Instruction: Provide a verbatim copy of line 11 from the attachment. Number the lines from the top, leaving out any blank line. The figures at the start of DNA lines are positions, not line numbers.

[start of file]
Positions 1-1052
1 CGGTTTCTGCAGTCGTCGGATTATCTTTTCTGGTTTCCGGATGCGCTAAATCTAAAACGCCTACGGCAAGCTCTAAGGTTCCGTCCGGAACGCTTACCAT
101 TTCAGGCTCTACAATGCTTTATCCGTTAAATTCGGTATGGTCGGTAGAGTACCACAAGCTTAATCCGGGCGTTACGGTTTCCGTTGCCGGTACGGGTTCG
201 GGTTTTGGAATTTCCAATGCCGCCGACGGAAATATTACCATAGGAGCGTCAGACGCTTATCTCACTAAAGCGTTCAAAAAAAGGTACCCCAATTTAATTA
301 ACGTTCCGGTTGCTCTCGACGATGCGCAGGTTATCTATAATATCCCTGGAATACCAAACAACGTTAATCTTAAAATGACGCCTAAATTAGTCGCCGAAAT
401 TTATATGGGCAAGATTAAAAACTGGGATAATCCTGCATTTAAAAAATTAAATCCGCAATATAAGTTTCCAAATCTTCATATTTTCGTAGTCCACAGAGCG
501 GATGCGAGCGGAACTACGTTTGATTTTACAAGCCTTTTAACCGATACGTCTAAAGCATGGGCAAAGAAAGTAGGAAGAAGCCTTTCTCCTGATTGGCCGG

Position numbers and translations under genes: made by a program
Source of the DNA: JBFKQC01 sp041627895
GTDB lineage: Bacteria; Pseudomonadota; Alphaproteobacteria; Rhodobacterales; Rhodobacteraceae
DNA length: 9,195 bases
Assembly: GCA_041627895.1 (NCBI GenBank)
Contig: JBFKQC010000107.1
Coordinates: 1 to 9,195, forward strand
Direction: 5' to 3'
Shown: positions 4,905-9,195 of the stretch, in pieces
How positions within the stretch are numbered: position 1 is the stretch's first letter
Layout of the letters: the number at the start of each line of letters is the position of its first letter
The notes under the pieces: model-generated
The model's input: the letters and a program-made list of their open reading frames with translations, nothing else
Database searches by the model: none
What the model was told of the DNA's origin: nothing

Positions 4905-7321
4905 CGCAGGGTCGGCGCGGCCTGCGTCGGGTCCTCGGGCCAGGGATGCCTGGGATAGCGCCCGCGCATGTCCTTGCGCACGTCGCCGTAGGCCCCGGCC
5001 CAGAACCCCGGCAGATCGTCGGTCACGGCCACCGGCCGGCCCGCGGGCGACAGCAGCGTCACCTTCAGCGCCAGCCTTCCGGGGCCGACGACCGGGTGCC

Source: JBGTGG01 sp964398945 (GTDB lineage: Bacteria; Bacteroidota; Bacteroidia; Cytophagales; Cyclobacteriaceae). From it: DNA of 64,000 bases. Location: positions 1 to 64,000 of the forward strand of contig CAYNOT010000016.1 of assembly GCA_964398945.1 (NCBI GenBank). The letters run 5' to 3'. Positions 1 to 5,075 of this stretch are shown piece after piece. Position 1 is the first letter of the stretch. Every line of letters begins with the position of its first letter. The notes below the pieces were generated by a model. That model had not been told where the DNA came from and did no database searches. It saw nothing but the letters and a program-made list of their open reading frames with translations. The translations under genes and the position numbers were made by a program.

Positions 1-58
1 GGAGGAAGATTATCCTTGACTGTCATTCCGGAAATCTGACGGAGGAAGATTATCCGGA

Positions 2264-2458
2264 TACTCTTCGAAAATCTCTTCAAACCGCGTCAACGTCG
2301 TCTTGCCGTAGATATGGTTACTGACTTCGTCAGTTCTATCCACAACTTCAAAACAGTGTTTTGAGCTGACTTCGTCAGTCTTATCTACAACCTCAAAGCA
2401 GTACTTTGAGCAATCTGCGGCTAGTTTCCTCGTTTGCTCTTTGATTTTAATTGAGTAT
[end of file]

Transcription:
DNA length: 9,195 bases